If that's the case, how does one figure out if the sides. back, and also the front are solid or not? Is it just gonna be heavier than normal laminated guitars or is it gonna like make a different sound if i tap that part of the wood?
Also, one of my guitar friends said that identifying the tuners are one of the many ways to determine a guitar's value, assuming the tuners are default and not customized. What can you say about the tuners? How can I tell if tuners are good? Does this mean that just because tuners are gold plated doesnt mean theyre any good?

This is only going to be my 3rd guitar buy so I'm still quite new to the process of testing guitars out before buying them.
"To play wrong notes is insignificant; to play without passions is inexcusable."

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rinneby
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Re: 1970 Kurosawa?

Post by rinneby » Mon May 15, 2017 3:07 pm

Leon Victoriano wrote:
Mon May 15, 2017 2:30 pm
Thank you so much for the advice!
So you're saying that the sides aren't solid? Which means the seller lied about the description?
If that's the case, how does one figure out if the sides. back, and also the front are solid or not? Is it just gonna be heavier than normal laminated guitars or is it gonna like make a different sound if i tap that part of the wood?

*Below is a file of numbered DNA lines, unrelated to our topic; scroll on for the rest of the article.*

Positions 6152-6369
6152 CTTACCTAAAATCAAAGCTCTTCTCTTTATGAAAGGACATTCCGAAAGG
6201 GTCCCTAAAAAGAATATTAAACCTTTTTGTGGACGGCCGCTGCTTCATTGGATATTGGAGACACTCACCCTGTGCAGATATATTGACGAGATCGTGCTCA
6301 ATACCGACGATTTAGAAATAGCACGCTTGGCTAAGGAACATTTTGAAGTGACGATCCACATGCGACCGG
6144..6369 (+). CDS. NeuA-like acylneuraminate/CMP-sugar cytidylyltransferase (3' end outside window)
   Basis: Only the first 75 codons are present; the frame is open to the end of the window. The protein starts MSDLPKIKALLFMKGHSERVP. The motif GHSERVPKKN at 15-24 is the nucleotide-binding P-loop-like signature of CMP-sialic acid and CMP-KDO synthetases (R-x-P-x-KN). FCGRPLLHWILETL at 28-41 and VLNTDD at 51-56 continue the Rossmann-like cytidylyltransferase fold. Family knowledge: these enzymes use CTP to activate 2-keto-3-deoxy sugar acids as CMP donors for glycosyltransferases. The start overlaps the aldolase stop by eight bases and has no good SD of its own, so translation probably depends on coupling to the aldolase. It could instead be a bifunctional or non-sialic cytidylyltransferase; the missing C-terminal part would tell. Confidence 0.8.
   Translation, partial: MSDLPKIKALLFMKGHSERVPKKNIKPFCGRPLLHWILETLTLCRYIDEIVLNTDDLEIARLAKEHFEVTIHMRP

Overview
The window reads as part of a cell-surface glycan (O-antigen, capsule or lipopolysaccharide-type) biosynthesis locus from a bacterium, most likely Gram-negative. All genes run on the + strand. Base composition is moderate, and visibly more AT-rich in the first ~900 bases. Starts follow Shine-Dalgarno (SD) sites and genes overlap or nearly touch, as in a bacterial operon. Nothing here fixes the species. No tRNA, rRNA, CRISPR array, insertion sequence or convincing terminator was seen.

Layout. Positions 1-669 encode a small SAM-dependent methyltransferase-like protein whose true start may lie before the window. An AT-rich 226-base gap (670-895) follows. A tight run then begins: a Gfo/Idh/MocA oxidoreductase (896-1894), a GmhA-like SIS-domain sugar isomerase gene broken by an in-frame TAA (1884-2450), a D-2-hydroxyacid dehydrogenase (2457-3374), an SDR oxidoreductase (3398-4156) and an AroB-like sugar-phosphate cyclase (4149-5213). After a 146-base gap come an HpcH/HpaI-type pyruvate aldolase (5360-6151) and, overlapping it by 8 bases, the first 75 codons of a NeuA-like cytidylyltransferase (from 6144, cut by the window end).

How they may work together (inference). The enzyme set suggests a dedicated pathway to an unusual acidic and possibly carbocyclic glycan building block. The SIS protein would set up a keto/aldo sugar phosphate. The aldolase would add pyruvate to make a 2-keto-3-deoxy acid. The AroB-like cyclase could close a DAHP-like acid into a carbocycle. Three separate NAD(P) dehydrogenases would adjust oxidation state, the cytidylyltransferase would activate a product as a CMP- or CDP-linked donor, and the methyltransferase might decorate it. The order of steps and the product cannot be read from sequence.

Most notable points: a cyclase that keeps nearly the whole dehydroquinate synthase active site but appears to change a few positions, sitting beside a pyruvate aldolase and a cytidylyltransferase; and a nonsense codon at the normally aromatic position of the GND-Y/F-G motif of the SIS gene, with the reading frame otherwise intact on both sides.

Also, one of my guitar friends said that identifying the tuners are one of the many ways to determine a guitar's value, assuming the tuners are default and not customized. What can you say about the tuners? How can I tell if tuners are good? Does this mean that just because tuners are gold plated doesnt mean theyre any good?

This is only going to be my 3rd guitar buy so I'm still quite new to the process of testing guitars out before buying them.
Many Japanese guitars from the 60s and 70s were laminated, but still much better than todays standard. Only the high end ones where all solid. I wouldn't worry too much about this. However, the inside looks surface treated though which is a good thing to prevent cracking. The tuners have plastic buttons and the mechanics are very basic. They are probably not original, but could be, looks pretty new.

I'm not saying the seller is lying about the wood, maybe he/she doesn't know for sure. The best you can do is ask for more pictures inside/outside of the guitar, then it's easier to determine if the grain patterns are a match = solid woods.

The pictures are pretty low-res, but the saddle looks like plastic too. With all this said I'm sure its a totally fine guitar, probably much better than todays beginner guitars, but I doubt very much it's worth 900 dollars.

/Jon
1965 - Masaru Kono No.5
1973 - Ryoji Matsuoka No.80
2004 - Lars Jönsson Torres SE 114

You are the instrument, not the guitar

MessyTendon
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Joined: Fri Jun 19, 2015 1:33 am

Re: 1970 Kurosawa?

Post by MessyTendon » Tue May 16, 2017 12:58 am

Yes I would pass on this one...Be very wary of guitar photos. I had a really promising japanese guitar that looked nice in the photos but when I went to look the Cedar top had raised cracks all over the place the fingerboard was cracked.

These things can be hidden in photos. Cracks aren't really a big deal, but sight unseen it's a huge risk. Pass on this one.